Sure, all of those elements help define a successful Christian music station. But the key to a successful Christian music radio station that stands out to me is this: despite its unique attributes and appeal, the same best practices that apply to secular stations also apply to the CCM format. More than anything, concentrating on the basics of great radio entertainment—consistent with the values of this audience—will drive the success of your radio station. There are no shortcuts or tricks of the trade that we have learned about this format that will get you there any faster.
So yes, the best practices of Contemporary Christian radio stations are generally the same as they are for other formats. Here are three components shared by successful stations:
1. Successful, consistently high-performing stations hold strong images.
Want to be a success? Be famous for something that matters to the audience, and that starts with becoming synonymous with the Christian music position in your market. Why? Because when your potential audience has the time to listen to the radio, they don’t give it a whole lot of thought. They get in the car, reach for that button. Hmm, I’d like to hear some Christian music. If they don’t think of your station in that split second, it’s not likely you’ll get a lot of listening. It works the same way for every format–Country, Rock, News, you name it. If your station isn’t well-branded and its position isn’t easily communicated, they aren’t going to think of you and therefore won’t listen. You need to get a very simple, valuable word into their heads that they associate with your station.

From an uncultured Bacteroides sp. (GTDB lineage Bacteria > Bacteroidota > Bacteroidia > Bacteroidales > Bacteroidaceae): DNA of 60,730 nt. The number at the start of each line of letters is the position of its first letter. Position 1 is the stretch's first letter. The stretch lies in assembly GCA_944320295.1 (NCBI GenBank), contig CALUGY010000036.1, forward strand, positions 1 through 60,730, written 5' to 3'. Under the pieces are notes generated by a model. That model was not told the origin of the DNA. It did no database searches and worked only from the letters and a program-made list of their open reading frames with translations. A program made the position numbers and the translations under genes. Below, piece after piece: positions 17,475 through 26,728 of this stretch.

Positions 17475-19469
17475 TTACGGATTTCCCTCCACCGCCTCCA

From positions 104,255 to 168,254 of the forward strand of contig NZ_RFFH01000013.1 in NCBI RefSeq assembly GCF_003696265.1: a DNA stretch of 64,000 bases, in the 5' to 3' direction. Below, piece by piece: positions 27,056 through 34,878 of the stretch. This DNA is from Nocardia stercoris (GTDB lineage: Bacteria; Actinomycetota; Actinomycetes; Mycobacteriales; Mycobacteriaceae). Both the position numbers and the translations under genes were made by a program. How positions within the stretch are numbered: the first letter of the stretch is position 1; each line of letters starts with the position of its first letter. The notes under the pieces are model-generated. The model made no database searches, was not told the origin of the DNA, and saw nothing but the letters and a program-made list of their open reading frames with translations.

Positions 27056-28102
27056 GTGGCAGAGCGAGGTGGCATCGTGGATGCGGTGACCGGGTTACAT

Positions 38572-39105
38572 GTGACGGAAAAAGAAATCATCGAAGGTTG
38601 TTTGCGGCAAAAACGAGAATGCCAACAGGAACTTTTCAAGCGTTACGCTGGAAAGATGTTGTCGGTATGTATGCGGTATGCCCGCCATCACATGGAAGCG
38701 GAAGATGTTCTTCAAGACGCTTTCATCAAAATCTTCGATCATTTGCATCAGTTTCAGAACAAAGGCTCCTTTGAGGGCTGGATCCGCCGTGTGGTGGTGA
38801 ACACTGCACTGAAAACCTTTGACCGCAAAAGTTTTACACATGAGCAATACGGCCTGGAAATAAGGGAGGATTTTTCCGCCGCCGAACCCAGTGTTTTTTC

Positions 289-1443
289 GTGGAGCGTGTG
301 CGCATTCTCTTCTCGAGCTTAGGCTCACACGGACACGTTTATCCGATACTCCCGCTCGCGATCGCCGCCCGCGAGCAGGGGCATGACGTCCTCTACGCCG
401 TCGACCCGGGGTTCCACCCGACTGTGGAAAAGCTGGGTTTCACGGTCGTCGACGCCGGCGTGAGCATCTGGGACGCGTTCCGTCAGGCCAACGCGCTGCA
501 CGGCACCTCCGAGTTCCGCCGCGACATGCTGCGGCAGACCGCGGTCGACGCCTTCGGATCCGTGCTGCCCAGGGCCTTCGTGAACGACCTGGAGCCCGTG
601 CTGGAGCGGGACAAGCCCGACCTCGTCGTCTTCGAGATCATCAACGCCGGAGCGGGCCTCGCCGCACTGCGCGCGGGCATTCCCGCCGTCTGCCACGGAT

2. Winning radio stations find a music recipe that is appealing to a large number of listeners.
Find something valuable, and let people know they can find it on your frequency. How do we figure that out? We start by “segmenting” the music, breaking it down into discrete styles like Contemporary Christian AC or Contemporary Worship. Then we test the appeal of each style and determine which station has the image for it. Next, we model various combinations of music styles to find the most appealing, available music recipe for your station. It’s the same technique we use in every music format and it’s critical to the success of a Christian Music station. Find an appealing music formula and get famous for it.
3. Successful stations hire and coach relatable, entertaining talent capable of generating provocative content.
Personalities surely must be different in Christian Music Radio, right? Well, in our experience with superstar talent, the touchstone of success is exactly the same as in other formats. To succeed, a personality or show must make a human connection with the audience. They must master the art of entertaining content. Find out what matters to the audience. Put a unique twist on that content that matches your persona. Present it in the fashion of all great entertainment: provocative introduction, building to a climax, quick resolution. This sort of entertainment doesn’t just happen, you don’t just turn on the mic and see what comes out. It requires preparation, planning, discipline and self-editing—just like in any other format.
Through our research, have we learned that Christian Music Radio is different from other formats? Perhaps in the words the audience uses to describe the format and talent, and the attributes and content they value, certainly. But in the keys to success, the same principles apply: Build strong brands, find a valuable music recipe that you can own and develop talent that master the art of entertainment.